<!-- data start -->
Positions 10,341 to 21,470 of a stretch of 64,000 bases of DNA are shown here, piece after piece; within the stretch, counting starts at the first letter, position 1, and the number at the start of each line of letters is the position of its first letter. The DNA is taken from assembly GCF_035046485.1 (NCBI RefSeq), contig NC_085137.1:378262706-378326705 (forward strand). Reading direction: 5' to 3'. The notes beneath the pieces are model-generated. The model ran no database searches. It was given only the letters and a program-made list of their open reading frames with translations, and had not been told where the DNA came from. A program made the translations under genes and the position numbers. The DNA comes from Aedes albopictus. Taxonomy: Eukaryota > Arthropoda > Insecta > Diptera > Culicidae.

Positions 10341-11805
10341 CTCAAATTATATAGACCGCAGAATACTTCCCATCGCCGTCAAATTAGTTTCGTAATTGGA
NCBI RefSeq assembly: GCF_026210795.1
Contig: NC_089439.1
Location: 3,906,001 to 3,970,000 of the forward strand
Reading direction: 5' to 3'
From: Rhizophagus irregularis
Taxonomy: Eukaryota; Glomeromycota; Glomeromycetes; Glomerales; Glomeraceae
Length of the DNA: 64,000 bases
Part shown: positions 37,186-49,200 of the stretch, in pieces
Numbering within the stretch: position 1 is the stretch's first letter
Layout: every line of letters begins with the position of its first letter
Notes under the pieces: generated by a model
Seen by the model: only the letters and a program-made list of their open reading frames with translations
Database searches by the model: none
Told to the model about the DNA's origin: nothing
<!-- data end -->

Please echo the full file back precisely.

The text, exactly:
Positions 10,341 to 21,470 of a stretch of 64,000 bases of DNA are shown here, piece after piece; within the stretch, counting starts at the first letter, position 1, and the number at the start of each line of letters is the position of its first letter. The DNA is taken from assembly GCF_035046485.1 (NCBI RefSeq), contig NC_085137.1:378262706-378326705 (forward strand). Reading direction: 5' to 3'. The notes beneath the pieces are model-generated. The model ran no database searches. It was given only the letters and a program-made list of their open reading frames with translations, and had not been told where the DNA came from. A program made the translations under genes and the position numbers. The DNA comes from Aedes albopictus. Taxonomy: Eukaryota > Arthropoda > Insecta > Diptera > Culicidae.

Positions 10341-11805
10341 CTCAAATTATATAGACCGCAGAATACTTCCCATCGCCGTCAAATTAGTTTCGTAATTGGA
NCBI RefSeq assembly: GCF_026210795.1
Contig: NC_089439.1
Location: 3,906,001 to 3,970,000 of the forward strand
Reading direction: 5' to 3'
From: Rhizophagus irregularis
Taxonomy: Eukaryota; Glomeromycota; Glomeromycetes; Glomerales; Glomeraceae
Length of the DNA: 64,000 bases
Part shown: positions 37,186-49,200 of the stretch, in pieces
Numbering within the stretch: position 1 is the stretch's first letter
Layout: every line of letters begins with the position of its first letter
Notes under the pieces: generated by a model
Seen by the model: only the letters and a program-made list of their open reading frames with translations
Database searches by the model: none
Told to the model about the DNA's origin: nothing